Interview with A.J. Hackwith, Author of THE LIBRARY OF THE UNWRITTEN

I am so excited to welcome A.J. Hackwith to The Debutante Ball. We attended Viable Paradise together in 2016. 

A.J. Hackwith is a magpie of plots, bad ideas, and spite. She is a queer speculative fiction writer who writes contemporary fantasy as A. J. Hackwith and sci-fi romance as Ada Harper.  Her writing has appeared in Uncanny Magazine and various anthologies, and she’s an alumni of Viable Paradise workshop. She’s represented by Caitlin McDonald of Donald Maass Literary Agency.

Amanda lives in Seattle, WA with her husband and her ghosts. She’s a Slytherin girl, a Ravenclaw nerd, and she always takes the renegade interrupts. And really, isn’t that the important things to know?

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In the first book in A.J. Hackwith’s brilliant new fantasy series, books that aren’t finished by their authors reside in the Library of the Unwritten in Hell, and it is up to the Librarian to track down any restless characters who emerge from those unfinished stories. You can follow Amanda online at:

Her website



And now to the interview!


Tell us about your next big project.

Finishing the series, first off! THE LIBRARY OF THE UNWRITTEN is the first book in a planned trilogy. I’ve finished the second book, and just starting to draft the final book now. It’s a weird experience–writing the end of a trilogy before the first book is even released.

Have you ever traveled to do research for your writing? Where did you go?

I don’t often get to travel for the purpose of research, but travel inevitably ends up sparking my writing and sneaking in among the details. The city of Mdina in Malta worked out that way. I visited it briefly a few years ago and the sensory signature of the place stuck with me. I have a habit of filling pages of my journal with notes on the experience of places I visit–the little details of sights, sounds, smells that make each city unique.  Later, when I needed a place on earth that felt just a little bit warded from the rest of the world, my sensory notes and memories of Mdina were right there waiting for me.

Were you an avid reader as a child? What kinds of things did you read?

My dad was an avid subscriber of Reader’s Digest and National Geographic, and my mother was an equally avid hoarder. So our basement contained precisely two things: my bedroom, and an absolute wall-to-wall avalanche of dusty books from Reader’s Digest ‘classics’ and National Geographic issues. When I was old enough to go to school and experience the wonder of the Scholastic book orders and libraries, my parents took a laissez faire approach: any book I could read was age-appropriate. As a result, I read far beyond the proscribed school reading, and the library became a second home.  I’ll always be grateful to them for that.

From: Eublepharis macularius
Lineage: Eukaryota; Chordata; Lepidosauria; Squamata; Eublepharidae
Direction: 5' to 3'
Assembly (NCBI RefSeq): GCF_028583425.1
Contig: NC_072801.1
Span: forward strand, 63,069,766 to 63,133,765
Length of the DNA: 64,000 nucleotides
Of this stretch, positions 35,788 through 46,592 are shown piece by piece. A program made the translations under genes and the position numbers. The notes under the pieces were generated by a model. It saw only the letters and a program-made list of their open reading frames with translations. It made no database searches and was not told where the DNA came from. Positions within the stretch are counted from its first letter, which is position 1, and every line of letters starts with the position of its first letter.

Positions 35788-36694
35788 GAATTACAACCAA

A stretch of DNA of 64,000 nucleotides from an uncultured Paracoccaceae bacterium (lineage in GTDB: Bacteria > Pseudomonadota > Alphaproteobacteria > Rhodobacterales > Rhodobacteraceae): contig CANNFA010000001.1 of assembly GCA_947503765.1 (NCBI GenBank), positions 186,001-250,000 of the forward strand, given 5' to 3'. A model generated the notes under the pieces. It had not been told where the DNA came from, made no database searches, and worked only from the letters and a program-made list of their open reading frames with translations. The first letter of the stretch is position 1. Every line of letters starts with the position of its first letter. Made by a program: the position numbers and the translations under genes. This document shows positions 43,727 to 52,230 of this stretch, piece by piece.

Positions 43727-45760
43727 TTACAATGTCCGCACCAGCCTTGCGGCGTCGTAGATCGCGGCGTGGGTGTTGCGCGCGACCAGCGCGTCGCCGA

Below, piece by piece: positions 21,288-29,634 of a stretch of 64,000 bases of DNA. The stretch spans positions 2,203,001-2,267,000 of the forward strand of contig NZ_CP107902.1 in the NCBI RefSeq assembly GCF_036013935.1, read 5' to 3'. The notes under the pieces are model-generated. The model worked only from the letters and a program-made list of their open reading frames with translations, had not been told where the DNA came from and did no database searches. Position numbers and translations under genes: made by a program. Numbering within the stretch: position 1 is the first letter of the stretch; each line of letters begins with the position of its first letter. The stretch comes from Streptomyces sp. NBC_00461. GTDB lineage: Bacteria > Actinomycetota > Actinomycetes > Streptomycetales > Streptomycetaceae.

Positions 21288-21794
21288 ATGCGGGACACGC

Tell us what you’re looking forward to reading.

One of the fun perks of being an author is getting early copies of books; one of the curses of being an author is never having enough time to read all of them. I’ve got a copy of Gideon the Ninth and The Ten Thousand Doors of January just sitting on my desk, taunting me.

If you could tell your younger writer self anything, what would it be?

Embrace the weird. Don’t fight your weirdness-run with it, revel in it. It was my weirdest ideas that got me the farthest. 



In the first book in a brilliant new fantasy series, books that aren’t finished by their authors reside in the Library of the Unwritten in Hell, and it is up to the Librarian to track down any restless characters who emerge from those unfinished stories.

Many years ago, Claire was named Head Librarian of the Unwritten Wing– a neutral space in Hell where all the stories unfinished by their authors reside. Her job consists mainly of repairing and organizing books, but also of keeping an eye on restless stories that risk materializing as characters and escaping the library. When a Hero escapes from his book and goes in search of his author, Claire must track and capture him with the help of former muse and current assistant Brevity and nervous demon courier Leto.

But what should have been a simple retrieval goes horrifyingly wrong when the terrifyingly angelic Ramiel attacks them, convinced that they hold the Devil’s Bible. The text of the Devil’s Bible is a powerful weapon in the power struggle between Heaven and Hell, so it falls to the librarians to find a book with the power to reshape the boundaries between Heaven, Hell….and Earth.

Available pretty much anywhere books are sold:

B&N | Indiebound | Amazon US |

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Karen Osborne

KAREN OSBORNE is a writer, visual storyteller and violinist. Her short fiction appears in Escape Pod, Robot Dinosaurs, Beneath Ceaseless Skies, Uncanny and Fireside. She is a member of the DC/MD-based Homespun Ceilidh Band, emcees the Charm City Spec reading series, and once won a major event filmmaking award for taping a Klingon wedding. Her debut novel, Architects of Memory, is forthcoming in 2020 from Tor Books.

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